Dry climatic oscillations in Epiatlantic and Subboreal represent probably the most catastrophic climatic events in Holocene. Climatic changes are well recorded in accumulations of calcareous tufa deposited by some karstic springs. During dry periods horizons of humic soils were formed instead of tufa. A calcareous tufa mound of the size of about 40,000 m3 was deposited in Svaty´ Jan pod Skalou (30 km SW of Prague) during Holocene by a large karstic spring which now discharges at its base. The spring is characterised by a discharge close to 20 L/s, and virtually constant temperature (11.3 to 11.6 °C), which is slightly higher than the mean annual temperature in this area and indicates deeper circulation of karstic water. The middle part of Holocene is developed as an approximately 13 m thick complex formed by various types of calcareous tufa with interbedded fossil soils and debris layers.
Four independent methods were applied to date individual layers. Five carbonate samples covering the whole stratigraphic extent known were dated by 14C and by U-series methods. In addition, 3 samples of charcoal from the upper part of the profile were dated by AMS. The upper part of the profile was dated also archaeologically. As of today, radiocarbon data of carbonates and charcoal and the archaeological dating of pottery are available.
All 14C dates of carbonates were corrected for their lower initial radiocarbon content using a value of 83 % activity of modern carbon measured in dissolved bicarbonate of the spring water. Tree-ring calibration was introduced to both carbonate and charcoal 14C dates. The agreement of both sets of radiocarbon dates from the upper part of the profile and of archaeological dating was good. In the middle part of the profile the radiocarbon age of charcoal is about 800 years higher compared to the radiocarbon age of carbonate. The charcoal was either produced by combustion of older wood (alternatively, charcoal pieces could have been redeposited by water or human activity), or the initial radiocarbon content of carbonate varied with time. Regardless of these uncertainties it is clear that the carbonate deposition in Svaty Jan pod Skalou covers the range from about 8000 to 2500 BP.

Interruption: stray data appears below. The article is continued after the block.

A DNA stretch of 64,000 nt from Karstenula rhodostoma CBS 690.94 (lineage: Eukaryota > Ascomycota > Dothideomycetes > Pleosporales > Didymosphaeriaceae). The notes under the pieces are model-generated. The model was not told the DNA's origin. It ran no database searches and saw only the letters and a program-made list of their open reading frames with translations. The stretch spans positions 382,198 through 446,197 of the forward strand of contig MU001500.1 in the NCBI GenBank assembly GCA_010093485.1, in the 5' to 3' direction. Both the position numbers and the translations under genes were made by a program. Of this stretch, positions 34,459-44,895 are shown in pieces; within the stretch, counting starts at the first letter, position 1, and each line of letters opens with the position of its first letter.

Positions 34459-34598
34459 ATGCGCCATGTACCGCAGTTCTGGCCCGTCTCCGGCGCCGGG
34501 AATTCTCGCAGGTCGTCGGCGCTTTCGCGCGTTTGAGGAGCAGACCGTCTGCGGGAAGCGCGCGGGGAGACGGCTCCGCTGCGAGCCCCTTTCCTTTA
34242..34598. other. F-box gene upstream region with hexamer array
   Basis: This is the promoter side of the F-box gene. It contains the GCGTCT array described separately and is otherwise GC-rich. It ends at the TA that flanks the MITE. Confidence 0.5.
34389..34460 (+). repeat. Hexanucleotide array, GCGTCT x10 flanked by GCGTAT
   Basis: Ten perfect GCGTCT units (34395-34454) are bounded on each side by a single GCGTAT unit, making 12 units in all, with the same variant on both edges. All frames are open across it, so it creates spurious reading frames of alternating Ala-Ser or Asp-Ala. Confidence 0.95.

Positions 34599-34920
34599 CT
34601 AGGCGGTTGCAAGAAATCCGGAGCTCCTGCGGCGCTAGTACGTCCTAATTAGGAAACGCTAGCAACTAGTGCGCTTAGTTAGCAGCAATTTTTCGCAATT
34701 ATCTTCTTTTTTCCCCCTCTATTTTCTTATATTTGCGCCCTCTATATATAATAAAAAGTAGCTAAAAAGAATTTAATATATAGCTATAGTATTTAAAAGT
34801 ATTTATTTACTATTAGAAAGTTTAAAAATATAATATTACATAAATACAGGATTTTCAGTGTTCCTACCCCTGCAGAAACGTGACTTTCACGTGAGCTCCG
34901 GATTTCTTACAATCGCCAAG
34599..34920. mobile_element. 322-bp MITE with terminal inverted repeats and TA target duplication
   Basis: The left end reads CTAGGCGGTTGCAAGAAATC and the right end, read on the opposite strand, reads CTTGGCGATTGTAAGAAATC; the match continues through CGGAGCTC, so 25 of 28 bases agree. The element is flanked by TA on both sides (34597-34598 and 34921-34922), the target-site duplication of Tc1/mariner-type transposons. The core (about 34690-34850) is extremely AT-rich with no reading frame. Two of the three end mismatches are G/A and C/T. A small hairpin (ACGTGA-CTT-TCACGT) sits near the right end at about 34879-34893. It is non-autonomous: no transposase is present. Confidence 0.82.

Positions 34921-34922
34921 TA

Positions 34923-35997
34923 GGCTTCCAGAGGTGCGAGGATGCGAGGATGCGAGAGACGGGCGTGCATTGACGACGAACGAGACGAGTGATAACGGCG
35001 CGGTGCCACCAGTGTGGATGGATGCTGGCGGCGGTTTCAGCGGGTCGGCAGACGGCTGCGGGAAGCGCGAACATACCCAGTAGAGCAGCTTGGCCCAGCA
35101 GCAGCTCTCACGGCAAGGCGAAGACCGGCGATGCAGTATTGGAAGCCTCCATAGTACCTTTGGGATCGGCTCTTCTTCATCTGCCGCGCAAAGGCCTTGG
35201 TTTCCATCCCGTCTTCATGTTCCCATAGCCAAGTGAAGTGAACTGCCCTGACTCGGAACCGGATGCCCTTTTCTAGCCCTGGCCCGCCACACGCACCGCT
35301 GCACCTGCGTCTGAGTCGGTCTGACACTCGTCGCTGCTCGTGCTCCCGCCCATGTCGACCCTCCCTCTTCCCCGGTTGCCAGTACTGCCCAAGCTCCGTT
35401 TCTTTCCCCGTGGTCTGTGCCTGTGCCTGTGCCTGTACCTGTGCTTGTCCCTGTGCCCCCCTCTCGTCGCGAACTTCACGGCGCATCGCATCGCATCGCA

d18O values of carbonate are from -7.3 to -8.3 PDB, d13C values vary from -7.9 to -10.5 . Small variability of both d13C and d18O values, the character of tufa accumulation and high spring discharge indicate that carbonate may have been deposited under near-equilibrium conditions and isotopic composition of carbonate may thus reflect climatic changes. The constant spring temperature suggests that changes in oxygen isotope composition of carbonate were controlled mainly by changes in isotopic composition of water. Assuming a long-term temperature gradient of d18O in meteoric water of 0.6 /oC (Rozanski et al., 1993), the measured differences in d18O values of tufa correspond to a temperature changes of about 1.5 oC.
Isotope data obtained for calcareous tufa at Svaty´ Jan pod Skalou, Czech Republic, were compared with data for calcareous tufa deposits from southern Poland (Pazdur et al., 1988) . The d18O values of carbonate from the Czech profile are about 1 higher than those from the Polish profiles but the variability of about 1 in d18O values of carbonates is similar in all profiles. In southern Poland, lower d18O values (lower mean annual temperature) were found for 2200 ys BP, 5500 ys BP and 6300 ys BP; higher d18O values (higher temperature) were found for 6000 ys BP and 6500 ys BP. Considering the uncertainty in radiocarbon data in the carbonate material, it is possible to view the trends in d18O values from the calcareous tufa deposit in Svaty´ Jan pod Skalou and in southern Poland as consistent.
This work was supported by IAEA in Vienna (RC No.7119) and by Czech Grant Agency in Prague (205/95/1392).
Pazdur, A., Pazdur, M.F., Starkel, L. & Szulc, J., Quaternary Research 30, 177-189 (1988).
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